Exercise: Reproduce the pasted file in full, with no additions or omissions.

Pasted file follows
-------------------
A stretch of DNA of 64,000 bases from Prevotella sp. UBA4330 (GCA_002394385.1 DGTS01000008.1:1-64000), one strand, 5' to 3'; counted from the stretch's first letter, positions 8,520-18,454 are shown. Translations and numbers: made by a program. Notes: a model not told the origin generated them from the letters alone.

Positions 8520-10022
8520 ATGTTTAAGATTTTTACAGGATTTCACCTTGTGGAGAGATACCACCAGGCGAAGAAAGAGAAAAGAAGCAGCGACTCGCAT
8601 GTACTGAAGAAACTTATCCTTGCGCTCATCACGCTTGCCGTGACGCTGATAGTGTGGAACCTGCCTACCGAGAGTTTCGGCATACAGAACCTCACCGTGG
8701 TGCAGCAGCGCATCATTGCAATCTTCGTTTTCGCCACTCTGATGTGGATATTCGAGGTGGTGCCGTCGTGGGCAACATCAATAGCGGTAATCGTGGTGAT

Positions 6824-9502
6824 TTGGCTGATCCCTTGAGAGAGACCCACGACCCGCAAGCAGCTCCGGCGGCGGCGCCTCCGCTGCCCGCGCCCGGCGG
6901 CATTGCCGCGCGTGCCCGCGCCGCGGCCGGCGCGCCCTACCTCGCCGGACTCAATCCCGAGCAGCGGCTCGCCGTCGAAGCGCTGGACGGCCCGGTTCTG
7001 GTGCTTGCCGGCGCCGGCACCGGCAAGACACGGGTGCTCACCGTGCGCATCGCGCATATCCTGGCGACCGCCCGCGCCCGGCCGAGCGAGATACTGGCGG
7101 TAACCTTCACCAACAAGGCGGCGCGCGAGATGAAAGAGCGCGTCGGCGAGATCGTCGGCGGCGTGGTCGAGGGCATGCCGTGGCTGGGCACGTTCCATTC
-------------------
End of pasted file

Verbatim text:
A stretch of DNA of 64,000 bases from Prevotella sp. UBA4330 (GCA_002394385.1 DGTS01000008.1:1-64000), one strand, 5' to 3'; counted from the stretch's first letter, positions 8,520-18,454 are shown. Translations and numbers: made by a program. Notes: a model not told the origin generated them from the letters alone.

Positions 8520-10022
8520 ATGTTTAAGATTTTTACAGGATTTCACCTTGTGGAGAGATACCACCAGGCGAAGAAAGAGAAAAGAAGCAGCGACTCGCAT
8601 GTACTGAAGAAACTTATCCTTGCGCTCATCACGCTTGCCGTGACGCTGATAGTGTGGAACCTGCCTACCGAGAGTTTCGGCATACAGAACCTCACCGTGG
8701 TGCAGCAGCGCATCATTGCAATCTTCGTTTTCGCCACTCTGATGTGGATATTCGAGGTGGTGCCGTCGTGGGCAACATCAATAGCGGTAATCGTGGTGAT

Positions 6824-9502
6824 TTGGCTGATCCCTTGAGAGAGACCCACGACCCGCAAGCAGCTCCGGCGGCGGCGCCTCCGCTGCCCGCGCCCGGCGG
6901 CATTGCCGCGCGTGCCCGCGCCGCGGCCGGCGCGCCCTACCTCGCCGGACTCAATCCCGAGCAGCGGCTCGCCGTCGAAGCGCTGGACGGCCCGGTTCTG
7001 GTGCTTGCCGGCGCCGGCACCGGCAAGACACGGGTGCTCACCGTGCGCATCGCGCATATCCTGGCGACCGCCCGCGCCCGGCCGAGCGAGATACTGGCGG
7101 TAACCTTCACCAACAAGGCGGCGCGCGAGATGAAAGAGCGCGTCGGCGAGATCGTCGGCGGCGTGGTCGAGGGCATGCCGTGGCTGGGCACGTTCCATTC